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Park to Pompidou

8 October 2013

Pierre Huyghe claims his work is not performance art. But curators would struggle to hang it on gallery walls, or display it in an institutional space.

Untilled (2012) created for dOCUMENTA 13 in Kassel, is a sculpture of a reclining woman with a beehive – complete with live bees – on her head. The original was set up next to a park compost heap. Compost is a fitting metaphor for Huyghe’s working method in which the artist sets up situations, actors, animals, plants, and lets them ferment and combine in unfathomable ways. The Centre Pompidou’s location doesn’t allow for such organic decomposition and regeneration. But the extension of the exhibition space beyond the walls and out on to the surrounding pavement lends a gritty urban take to Untilled.

Inside, a maze-like scenography of strangely-placed partitions plunges us into somebody else’s imagination (the artist’s? the collective’s?) Film projections; a black ice rink; a fish tank with a hermit crab living inside Brancusi’s Muse Endormi; what looks like a disco floor suspended from the ceiling; and rain, snow and fur coats in corners all form part of the rich and bizarre tapestry. The fur coats turn out to be more functional than formal – comfortable resting places for ‘Human’, a white greyhound with one pink leg who appeared in the original Untilled and lopes around the exhibition in the flesh.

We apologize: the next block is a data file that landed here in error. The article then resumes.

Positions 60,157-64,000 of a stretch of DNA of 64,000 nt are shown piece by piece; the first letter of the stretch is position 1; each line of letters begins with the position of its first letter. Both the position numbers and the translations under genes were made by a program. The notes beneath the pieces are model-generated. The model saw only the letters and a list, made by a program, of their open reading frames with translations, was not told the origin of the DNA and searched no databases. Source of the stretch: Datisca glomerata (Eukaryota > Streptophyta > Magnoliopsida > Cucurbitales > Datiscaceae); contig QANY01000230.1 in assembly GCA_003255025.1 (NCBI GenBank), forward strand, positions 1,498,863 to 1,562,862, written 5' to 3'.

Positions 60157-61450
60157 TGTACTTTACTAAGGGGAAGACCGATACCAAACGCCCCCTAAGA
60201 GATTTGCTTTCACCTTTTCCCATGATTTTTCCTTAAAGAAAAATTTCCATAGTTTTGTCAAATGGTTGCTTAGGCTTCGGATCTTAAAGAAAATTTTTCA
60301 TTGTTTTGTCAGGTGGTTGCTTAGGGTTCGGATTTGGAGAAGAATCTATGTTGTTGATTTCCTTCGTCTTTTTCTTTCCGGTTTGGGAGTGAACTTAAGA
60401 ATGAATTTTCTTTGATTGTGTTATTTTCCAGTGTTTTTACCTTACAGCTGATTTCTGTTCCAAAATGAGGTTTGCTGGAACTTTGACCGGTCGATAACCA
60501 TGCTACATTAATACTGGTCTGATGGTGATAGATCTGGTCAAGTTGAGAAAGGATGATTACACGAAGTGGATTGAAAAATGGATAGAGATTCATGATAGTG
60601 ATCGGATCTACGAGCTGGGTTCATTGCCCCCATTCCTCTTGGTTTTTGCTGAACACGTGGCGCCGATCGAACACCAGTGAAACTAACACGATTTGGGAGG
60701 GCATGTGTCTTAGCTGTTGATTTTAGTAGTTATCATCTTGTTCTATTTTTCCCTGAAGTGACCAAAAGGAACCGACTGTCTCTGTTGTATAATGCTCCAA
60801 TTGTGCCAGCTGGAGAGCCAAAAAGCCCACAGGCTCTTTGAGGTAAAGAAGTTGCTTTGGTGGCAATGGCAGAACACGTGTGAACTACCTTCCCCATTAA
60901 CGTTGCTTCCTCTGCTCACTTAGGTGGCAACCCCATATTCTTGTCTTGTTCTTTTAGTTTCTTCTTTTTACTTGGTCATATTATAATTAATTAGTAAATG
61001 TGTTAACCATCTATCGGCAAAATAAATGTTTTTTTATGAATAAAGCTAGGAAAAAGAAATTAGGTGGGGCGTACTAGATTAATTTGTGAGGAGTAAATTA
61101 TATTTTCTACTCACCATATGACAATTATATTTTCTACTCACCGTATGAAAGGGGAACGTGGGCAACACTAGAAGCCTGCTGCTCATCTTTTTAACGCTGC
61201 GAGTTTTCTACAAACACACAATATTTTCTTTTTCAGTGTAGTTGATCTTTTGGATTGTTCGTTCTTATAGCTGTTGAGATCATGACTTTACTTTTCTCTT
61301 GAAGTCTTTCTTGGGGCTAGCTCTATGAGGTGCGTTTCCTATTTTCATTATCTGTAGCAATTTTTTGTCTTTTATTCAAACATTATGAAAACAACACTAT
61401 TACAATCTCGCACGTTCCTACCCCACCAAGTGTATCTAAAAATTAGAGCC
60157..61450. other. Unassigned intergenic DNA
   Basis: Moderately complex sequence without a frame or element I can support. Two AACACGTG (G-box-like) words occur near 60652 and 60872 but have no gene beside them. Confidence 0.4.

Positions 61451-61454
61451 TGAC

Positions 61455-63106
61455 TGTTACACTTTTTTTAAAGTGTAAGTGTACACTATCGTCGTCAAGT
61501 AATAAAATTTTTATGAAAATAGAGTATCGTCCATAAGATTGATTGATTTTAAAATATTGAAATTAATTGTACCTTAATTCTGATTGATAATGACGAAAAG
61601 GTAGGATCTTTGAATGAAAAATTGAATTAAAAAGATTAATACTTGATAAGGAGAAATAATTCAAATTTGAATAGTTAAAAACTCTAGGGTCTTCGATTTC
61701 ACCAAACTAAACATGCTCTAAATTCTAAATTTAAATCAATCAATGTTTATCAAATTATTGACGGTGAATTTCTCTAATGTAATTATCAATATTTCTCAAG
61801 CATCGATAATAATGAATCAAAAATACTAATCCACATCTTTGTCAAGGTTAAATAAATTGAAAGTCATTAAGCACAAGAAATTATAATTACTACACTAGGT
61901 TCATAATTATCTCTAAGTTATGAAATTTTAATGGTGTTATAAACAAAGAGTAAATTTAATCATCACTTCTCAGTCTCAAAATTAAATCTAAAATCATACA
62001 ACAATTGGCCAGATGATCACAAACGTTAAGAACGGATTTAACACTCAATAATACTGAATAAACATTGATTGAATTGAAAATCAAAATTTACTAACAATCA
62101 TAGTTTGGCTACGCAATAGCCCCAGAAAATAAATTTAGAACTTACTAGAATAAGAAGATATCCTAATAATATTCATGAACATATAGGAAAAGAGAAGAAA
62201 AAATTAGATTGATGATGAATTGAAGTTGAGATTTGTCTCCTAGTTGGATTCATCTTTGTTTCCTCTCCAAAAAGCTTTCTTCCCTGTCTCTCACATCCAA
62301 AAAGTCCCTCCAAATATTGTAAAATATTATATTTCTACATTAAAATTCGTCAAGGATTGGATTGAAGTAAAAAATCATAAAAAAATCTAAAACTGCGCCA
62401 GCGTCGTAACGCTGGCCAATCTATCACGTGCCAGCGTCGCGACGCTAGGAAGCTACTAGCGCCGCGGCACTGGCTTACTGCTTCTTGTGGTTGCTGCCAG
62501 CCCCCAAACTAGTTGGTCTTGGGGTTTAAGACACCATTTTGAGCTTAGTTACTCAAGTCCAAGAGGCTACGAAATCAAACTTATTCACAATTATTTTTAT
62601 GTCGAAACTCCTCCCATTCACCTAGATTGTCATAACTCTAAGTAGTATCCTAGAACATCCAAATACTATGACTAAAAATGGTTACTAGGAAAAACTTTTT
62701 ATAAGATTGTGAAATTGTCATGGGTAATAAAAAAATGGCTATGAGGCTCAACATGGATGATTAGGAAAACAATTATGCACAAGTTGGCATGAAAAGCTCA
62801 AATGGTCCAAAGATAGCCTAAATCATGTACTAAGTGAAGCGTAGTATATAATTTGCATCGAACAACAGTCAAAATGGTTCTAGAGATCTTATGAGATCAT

Less cuddly than the dog is an actor wandering around quietly in a mask made of LEDs. He is perhaps from Huyghe’s eerie film, The Host and the Cloud (2010). This two-hour long film is set in the building that used to house the Musée National des Arts et Traditions Populaires on the edge of Paris.

Eschewing narrative, The Host and the Cloud remains captivating. A group of actors are put in different situations around the abandoned museum and are left to interact unscripted. At one point a makeshift law court is presided over by a room of LED-masked actors; a hypnosis session and what looks like an orgy take place in the cavernous building, with snippets of Michael Jackson and Kate Bush on the soundtrack. It is playful but also very dark, a purgatory between dream and nightmare.

The ambiance of the whole show recalls the abandoned museum in The Host and the Cloud: partitions with drilled holes are a hangover from the previous exhibition, lending the space a shabby chic feel, almost closer to a squat than a national museum. The living exhibits (ants, water spiders and fish feature as well as the bees, crab and dog) give the whole experience a chaotic, volatile air.

Pierre Huyge’s projects are certainly hard to define, let alone distil into a retrospective. But the show manages to successfully showcase Huyghe’s elusive oeuvre, without hoping to contain it. Visitors are left with the impression they are part of something more complex and vital.

‘Pierre Huyghe’ is at the Centre Pompidou until 6 January 2014.